Teachers are determined to get what they want this time around. This is the message coming from the teachers’ associations after meeting with government on 7th January 2018. Schools opened on the 8th January and to a slow start with reports of some teachers not showing up for work.

Government’s position

After the meeting with civil servants’ associations, government advised that an offer would be finalised and tabled at the National Joint Negotiating Council (NJNC) as soon as possible. However, even before the offer comes, it is understood that government has already restated and maintained that it is unable to pay salaries in foreign US Dollars. This is because the civil service wage bill right now is equivalent to US $300 million per month up from US $30 million when they were still able to pay in foreign currency in 2009. Monthly exports are also estimated to be around US $300 million meaning that there is not enough to pay civil servants and take care of other obligations like fuel and medicines. In that sense, the government is severely constrained. Maybe the offer will be in bond note/RTGS terms.

Teachers’ response

In a comprehensive circular to its members, Zimbabwe Teachers Association (ZIMTA), through its National Secretary General Tapson Sibanda says, “The meeting did not conclude any matters and even the hot issue of incapacitation was not conclusively addressed. This leaves workers still incapacitated. ZIMTA now advises that all its members who are incapacitated should formalise their positions by writing urgent letters to their supervisors advising them of their whereabouts and incapacitation…The ZIMTA Legal Department and other ZIMTA Officers are on standby to assist members who will face any form of victimisation.”  The ZIMTA Chief Executive Officer Sifiso Ndhlovu confirmed that the teachers would wait to hear the government offer but their members are unable to report for duty yet. In a video posted by ZIMTA on You Tube, Mr Ndhlovu said the association would be ready to defend those members who may be victimised by what he termed “overzealous” police officers.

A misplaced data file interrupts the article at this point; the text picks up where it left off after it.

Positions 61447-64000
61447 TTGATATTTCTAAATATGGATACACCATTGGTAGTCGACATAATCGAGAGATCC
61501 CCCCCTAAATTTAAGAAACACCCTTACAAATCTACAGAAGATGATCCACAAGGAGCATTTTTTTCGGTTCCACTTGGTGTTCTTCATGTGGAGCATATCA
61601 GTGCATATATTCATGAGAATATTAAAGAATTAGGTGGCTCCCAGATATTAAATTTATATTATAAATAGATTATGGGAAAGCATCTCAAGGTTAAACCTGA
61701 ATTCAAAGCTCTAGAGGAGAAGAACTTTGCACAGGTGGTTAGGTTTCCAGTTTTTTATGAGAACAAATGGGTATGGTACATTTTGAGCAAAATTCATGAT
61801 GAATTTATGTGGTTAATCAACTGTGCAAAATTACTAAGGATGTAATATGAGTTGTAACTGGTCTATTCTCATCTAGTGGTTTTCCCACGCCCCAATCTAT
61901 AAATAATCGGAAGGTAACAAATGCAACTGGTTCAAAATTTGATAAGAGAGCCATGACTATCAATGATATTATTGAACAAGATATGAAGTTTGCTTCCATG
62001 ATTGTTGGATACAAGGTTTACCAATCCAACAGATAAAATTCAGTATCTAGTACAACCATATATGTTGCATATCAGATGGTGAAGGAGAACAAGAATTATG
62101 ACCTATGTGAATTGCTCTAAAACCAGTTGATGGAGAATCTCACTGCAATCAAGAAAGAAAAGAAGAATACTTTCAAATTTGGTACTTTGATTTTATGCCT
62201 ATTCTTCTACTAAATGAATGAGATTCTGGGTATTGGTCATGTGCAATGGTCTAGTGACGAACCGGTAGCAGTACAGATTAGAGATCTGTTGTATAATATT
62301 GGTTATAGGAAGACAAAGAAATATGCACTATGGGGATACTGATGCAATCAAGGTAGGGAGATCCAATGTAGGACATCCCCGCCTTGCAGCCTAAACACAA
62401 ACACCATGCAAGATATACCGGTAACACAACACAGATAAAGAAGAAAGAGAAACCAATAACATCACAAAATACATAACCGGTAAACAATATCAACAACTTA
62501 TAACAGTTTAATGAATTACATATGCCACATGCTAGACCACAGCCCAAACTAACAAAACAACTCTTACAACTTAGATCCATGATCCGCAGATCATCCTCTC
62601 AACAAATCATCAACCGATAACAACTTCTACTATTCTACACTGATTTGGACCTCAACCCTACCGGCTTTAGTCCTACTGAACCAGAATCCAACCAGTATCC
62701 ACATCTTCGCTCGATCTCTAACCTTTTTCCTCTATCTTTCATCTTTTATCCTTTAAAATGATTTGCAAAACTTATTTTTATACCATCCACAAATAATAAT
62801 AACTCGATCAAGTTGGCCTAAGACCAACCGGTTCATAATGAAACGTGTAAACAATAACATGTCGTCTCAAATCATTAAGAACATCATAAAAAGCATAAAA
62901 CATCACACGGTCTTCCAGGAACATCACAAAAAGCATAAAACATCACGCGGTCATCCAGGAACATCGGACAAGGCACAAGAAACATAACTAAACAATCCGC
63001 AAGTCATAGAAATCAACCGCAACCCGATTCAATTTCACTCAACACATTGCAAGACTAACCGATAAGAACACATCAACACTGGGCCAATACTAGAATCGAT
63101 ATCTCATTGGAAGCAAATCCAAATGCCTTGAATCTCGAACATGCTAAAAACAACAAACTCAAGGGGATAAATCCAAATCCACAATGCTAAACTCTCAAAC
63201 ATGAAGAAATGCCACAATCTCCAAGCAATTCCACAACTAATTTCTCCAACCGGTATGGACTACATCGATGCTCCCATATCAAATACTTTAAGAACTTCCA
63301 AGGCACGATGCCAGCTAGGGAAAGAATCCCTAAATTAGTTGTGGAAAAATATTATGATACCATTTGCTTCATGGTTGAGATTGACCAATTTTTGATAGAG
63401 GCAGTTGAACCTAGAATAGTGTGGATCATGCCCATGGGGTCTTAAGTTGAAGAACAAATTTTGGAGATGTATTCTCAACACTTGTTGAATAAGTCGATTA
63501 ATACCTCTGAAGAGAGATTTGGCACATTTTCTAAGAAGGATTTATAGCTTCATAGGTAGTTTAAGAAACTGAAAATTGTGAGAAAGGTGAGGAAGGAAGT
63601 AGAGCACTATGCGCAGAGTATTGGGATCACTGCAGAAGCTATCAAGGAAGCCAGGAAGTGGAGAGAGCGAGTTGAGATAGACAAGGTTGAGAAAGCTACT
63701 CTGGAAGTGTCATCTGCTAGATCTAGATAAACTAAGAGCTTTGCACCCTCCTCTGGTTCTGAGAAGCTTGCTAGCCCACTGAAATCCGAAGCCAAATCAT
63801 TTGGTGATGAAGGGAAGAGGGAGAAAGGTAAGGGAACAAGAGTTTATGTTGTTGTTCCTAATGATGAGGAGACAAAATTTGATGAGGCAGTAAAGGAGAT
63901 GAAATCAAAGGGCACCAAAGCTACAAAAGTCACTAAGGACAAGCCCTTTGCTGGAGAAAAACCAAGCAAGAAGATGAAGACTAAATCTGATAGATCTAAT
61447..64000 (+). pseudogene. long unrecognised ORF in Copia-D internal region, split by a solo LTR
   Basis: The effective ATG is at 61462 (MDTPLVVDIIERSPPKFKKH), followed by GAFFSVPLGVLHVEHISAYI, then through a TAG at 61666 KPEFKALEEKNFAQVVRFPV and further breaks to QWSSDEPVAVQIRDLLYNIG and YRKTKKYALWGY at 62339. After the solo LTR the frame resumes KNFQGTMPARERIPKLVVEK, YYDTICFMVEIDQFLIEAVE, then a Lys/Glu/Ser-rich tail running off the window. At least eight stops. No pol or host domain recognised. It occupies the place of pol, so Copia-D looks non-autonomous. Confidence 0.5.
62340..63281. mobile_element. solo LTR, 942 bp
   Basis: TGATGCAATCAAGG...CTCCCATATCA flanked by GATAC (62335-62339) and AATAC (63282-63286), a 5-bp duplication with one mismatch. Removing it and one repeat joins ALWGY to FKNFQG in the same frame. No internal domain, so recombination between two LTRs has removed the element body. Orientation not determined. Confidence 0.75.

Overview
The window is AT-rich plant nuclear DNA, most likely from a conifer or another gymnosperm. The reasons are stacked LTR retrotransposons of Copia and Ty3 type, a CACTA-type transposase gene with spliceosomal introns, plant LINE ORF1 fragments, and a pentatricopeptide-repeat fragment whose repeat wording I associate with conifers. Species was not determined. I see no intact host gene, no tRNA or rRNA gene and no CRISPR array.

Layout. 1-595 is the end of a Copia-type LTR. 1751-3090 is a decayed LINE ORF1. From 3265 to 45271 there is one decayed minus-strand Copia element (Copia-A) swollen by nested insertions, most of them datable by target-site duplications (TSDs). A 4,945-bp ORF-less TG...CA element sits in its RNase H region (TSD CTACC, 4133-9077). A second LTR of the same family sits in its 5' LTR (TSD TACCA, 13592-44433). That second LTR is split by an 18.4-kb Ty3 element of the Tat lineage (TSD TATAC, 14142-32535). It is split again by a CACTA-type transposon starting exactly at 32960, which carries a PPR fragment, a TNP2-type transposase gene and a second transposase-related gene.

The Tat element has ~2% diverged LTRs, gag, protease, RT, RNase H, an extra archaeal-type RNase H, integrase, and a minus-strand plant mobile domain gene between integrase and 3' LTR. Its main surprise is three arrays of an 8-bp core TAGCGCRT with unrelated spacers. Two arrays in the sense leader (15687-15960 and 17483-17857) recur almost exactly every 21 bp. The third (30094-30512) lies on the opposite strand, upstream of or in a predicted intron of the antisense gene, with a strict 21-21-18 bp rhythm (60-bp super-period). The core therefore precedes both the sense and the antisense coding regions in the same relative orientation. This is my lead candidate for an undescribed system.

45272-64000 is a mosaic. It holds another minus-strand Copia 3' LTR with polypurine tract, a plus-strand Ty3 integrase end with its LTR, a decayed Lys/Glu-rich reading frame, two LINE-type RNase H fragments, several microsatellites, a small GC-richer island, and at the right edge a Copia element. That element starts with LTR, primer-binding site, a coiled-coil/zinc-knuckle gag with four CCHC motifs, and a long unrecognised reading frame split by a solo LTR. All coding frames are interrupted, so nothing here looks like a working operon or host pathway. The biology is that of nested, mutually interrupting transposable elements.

Smaller union, the Progressive Teachers Union of Zimbabwe (PTUZ) said that their members would only report for duty twice a week. “We resolved that teachers are incapacitated to turn up for duty and they will be attending work for two days per week, the other three days they will be working somewhere,” said Raymond Majongwe, PTUZ Secretary General. There was no clarity on which two days the members would be at work. Interestingly, the Amalgamated Rural Teachers Union of Zimbabwe (ARTUZ) members were picketing outside Finance and Economic Development Minister Mthuli Ncube’s office throughout Monday 7th January 2019. They were briefly arrested, detained and later released without any charges. It looks like they are also keen to maintain the pressure on government. The next few days are going to be a litmus test for government’s ability to deal with its unrest from the teacher’s side.

Junior Doctors

It looks like the Junior Doctors’ strike is also not over yet. The Zimbabwe Hospital Doctors Association (ZHDA) are still adamant that their struggle continues. While conceding that some of their members reported for duty as reported by state media after crucial meetings with government over the weekend, ZHDA says, “The ZHDA members nationwide however felt that the agreement did not take cognizance of their immediate incapacitation in a raging economy as no current offer was made on the remuneration of Doctors to improve their welfare. Additionally, there were no timelines and evaluable targets for the provision of drugs and protective equipment…The ZHDA members have therefore remained incapacitated and will not be able to resume normal duty till these matters have been addressed by their employer.” The fear is that more hospital staff like nurses may join in the strike since they are also affected by the same issues.

As teachers, Junior Doctors and other civil servants wait for a response from government, it is worrisome to note that time is running out. Students will miss valuable lessons. Patients will continue to suffer. The Doctors have been away from work for almost 40 days now. A solution is needed as soon as possible.